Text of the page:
2449 Vineville Ave Macon, GA 31204
|Medical Chemo Patients|
If you choose to cover your head:
Get your wig or hairpiece before you lose a lot of hair. That way, you can match your current hair style and color. You may be able to buy a wig or hairpiece at a specialty shop just for cancer patients. Someone may even come to your home to help you. You also can buy a wig or hair piece through a catalog or by phone.
You may also consider borrowing a wig or hairpiece, rather than buying one. Check with the nurse or social work department at your hospital about resources for free wigs in your community.
Take your wig to your hairdresser or the shop where it was purchased for styling and cutting to frame your face.
Some health insurance policies cover the cost of a hairpiece needed because of cancer treatment. It is also a tax-deductible expense. Be sure to check your policy and ask your doctor for a "prescription."
Losing hair from your head, face, or body can be hard to accept. Feeling angry or depressed is common and perfectly all right. At the same time, keep in mind that it is a temporary side effect. Talking about your feelings can help
Pampering your hair while you have it:
While you still have hair, you want to treat it well. Here are some tips that will help keep your hair — and your scalp — healthy when you begin radiation treatments:
Working up to the reality:
Because hair loss is such an emotional experience (for men as well as women), spend some time getting used to the idea of yourself without hair, especially if your doctor expects the loss to be permanent. The idea is to figure out how to maintain a positive body image after your hair is gone. For obvious reasons, this is easier to do before you lose your hair.
Choosing an alternative head covering:
A wig is not your only option. Some women prefer to wear a scarf or turban instead of a wig after they lose their hair. Most men — and a few women — go about with bald pate gleaming. Will people stare? Some may; if they do, just flash a confident smile and go on your way. Going "topless," of course, is fine when you're at home. If your bare head gets cold at night, consider buying or making a stretchy, cotton knit cap that will keep your head warm and your dreams in place.
Some people invest in a signature hat to wear outdoors to protect their bald scalps from sunburn, which is important all the time but especially so during cancer treatments. All these decisions are personal, so do whatever feels right for you. There are no rules except those you make, and you can always change the rules to suit yourself.
Cutting your hair:
You may want to make an appointment to have your hair cut short. This proactive approach provides you with an emotional way station between having a full head of hair and none at all. If all your hair comes out, it's easier to manage losing short hair than long — for a while, anyway. And if only a little of your hair ends up falling out, the hair that is left will look thicker and fuller if it's short.
Hair falls out in single strands and in clumps. Once it starts coming out, hair will lie on your pillow, litter your collar, and coat the walls of your shower. Frankly, it's a mess — such a mess that you may find yourself dialing your hair stylist and asking for an appointment to have your head shaved.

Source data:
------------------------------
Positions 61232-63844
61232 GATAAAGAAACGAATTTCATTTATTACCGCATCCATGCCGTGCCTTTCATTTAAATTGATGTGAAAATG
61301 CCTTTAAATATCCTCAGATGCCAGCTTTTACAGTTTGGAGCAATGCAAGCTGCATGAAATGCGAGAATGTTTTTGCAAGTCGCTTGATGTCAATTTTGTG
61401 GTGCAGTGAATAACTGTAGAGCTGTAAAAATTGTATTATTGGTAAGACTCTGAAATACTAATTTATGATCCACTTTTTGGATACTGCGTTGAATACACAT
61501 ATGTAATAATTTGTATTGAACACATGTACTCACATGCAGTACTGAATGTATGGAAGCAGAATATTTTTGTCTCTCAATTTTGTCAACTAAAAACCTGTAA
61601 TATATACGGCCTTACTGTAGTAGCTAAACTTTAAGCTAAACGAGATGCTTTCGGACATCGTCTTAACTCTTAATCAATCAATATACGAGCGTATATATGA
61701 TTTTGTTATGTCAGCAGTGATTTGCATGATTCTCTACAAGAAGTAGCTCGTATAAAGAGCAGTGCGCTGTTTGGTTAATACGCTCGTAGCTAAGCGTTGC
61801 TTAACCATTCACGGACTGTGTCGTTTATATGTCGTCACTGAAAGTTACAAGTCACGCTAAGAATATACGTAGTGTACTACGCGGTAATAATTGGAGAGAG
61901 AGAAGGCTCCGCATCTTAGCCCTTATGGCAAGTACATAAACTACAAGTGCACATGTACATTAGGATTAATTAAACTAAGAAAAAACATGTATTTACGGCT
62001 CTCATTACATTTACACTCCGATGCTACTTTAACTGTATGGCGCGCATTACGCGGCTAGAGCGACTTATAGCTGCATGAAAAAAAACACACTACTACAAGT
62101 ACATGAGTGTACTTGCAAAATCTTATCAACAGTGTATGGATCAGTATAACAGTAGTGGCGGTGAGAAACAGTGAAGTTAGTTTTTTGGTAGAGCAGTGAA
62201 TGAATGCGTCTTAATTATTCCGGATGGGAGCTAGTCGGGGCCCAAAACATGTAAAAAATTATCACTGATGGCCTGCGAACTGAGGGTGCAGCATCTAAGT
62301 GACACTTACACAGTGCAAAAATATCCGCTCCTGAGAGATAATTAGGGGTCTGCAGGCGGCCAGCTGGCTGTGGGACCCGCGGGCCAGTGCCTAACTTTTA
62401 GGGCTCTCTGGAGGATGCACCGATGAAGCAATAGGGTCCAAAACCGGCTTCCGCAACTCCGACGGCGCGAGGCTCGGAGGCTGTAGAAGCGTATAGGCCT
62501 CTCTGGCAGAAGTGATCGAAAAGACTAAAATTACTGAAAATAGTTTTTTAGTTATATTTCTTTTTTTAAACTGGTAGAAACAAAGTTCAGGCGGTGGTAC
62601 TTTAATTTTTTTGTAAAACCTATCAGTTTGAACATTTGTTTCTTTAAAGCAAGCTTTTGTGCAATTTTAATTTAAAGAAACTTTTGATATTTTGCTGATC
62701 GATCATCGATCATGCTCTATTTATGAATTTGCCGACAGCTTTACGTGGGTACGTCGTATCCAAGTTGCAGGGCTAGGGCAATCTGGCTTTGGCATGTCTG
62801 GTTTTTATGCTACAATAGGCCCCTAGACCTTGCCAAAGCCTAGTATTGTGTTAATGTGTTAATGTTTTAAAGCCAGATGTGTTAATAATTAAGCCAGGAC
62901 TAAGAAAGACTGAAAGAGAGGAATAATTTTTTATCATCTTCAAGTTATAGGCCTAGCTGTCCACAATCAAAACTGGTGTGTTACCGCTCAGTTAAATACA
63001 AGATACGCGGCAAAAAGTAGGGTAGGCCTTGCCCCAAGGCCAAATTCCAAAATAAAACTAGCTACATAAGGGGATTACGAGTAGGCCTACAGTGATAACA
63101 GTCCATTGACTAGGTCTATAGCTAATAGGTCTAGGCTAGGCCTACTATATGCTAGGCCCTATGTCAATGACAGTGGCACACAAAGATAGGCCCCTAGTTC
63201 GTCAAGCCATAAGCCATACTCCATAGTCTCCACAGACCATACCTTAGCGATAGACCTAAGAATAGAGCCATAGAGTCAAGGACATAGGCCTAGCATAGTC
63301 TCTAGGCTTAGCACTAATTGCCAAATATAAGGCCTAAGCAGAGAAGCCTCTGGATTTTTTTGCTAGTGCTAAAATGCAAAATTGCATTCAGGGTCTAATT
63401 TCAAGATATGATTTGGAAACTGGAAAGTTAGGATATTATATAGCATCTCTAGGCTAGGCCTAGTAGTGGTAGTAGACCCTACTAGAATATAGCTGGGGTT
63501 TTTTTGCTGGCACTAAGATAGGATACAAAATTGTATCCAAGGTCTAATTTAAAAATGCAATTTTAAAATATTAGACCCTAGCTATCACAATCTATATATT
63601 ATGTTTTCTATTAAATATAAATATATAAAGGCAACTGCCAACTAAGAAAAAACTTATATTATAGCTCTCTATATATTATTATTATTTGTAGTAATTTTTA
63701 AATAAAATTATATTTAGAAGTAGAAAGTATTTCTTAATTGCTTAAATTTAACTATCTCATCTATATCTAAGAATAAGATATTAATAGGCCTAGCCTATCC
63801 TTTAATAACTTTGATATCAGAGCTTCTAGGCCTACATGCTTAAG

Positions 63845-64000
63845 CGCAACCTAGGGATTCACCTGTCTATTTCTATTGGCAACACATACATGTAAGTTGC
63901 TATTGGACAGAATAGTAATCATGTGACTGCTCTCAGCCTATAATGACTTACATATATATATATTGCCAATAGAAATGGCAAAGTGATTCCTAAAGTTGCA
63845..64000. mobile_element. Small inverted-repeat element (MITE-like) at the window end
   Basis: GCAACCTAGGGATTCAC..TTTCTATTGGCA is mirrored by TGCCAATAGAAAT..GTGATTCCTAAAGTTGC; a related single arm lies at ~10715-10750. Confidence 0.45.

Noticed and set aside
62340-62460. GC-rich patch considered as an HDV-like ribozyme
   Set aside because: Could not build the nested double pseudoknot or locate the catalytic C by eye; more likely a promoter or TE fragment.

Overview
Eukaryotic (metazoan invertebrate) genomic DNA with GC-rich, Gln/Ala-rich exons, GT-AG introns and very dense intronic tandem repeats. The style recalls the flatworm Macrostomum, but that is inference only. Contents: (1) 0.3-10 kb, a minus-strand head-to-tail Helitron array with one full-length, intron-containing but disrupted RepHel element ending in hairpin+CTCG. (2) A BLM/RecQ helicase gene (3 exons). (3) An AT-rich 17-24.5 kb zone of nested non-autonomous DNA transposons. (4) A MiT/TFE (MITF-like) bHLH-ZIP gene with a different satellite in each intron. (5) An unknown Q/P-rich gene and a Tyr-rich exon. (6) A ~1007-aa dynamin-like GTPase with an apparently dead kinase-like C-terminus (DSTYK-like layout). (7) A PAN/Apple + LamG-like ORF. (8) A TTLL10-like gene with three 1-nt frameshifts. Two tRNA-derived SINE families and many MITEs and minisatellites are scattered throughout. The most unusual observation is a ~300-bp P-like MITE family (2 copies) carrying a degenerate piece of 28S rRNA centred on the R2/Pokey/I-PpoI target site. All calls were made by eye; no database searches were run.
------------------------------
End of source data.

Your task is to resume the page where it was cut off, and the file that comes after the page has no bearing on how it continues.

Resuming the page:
If you suspect that you may become weepy while having your head shaved, ask if you can schedule the appointment after hours or if there is a private room where you can get the job done and then don your wig or head covering before leaving the salon. Keep in mind that you are not the first person to make this type of call, and you will not be the last. Most stylists are happy to do what they can to help you through this difficult appointment.
Replacing eyebrows and lashes:
Whether to replace your eyebrows and lashes is a personal decision: Some women choose not to bother, and some feel comforted when they look in the mirror and see the eyebrows and lashes they expect to see.
If you are a woman accustomed to running an eyebrow pencil over your brows to thicken or darken them, you may do fine when it comes time to draw them on from scratch. If you've never owned an eyebrow pencil, you may want to buy one before treatment begins and pay attention to that bony arch above each eye. That's where the brow goes. Usually, a natural brow starts out fairly thick near the bridge of the nose, thickens slightly right above the iris, and then tapers off on the other side. You can actually buy a set of eyebrow stencils and play around, seeing what shape suits you. Some people opt for permanent cosmetics, or tattooed eyebrows. If that interests you, make an appointment before your eyelashes fall out so the aesthetician can match the color and shape of your natural brows.
As for eyelashes, you could invest in a pair of false eyelashes or glue on false lashes one at a time, though that strikes us as a lot of trouble. You could also put a little eyeliner on the edge of each upper and lower lid. Another option is tattooed eyeliner, which you would have forever.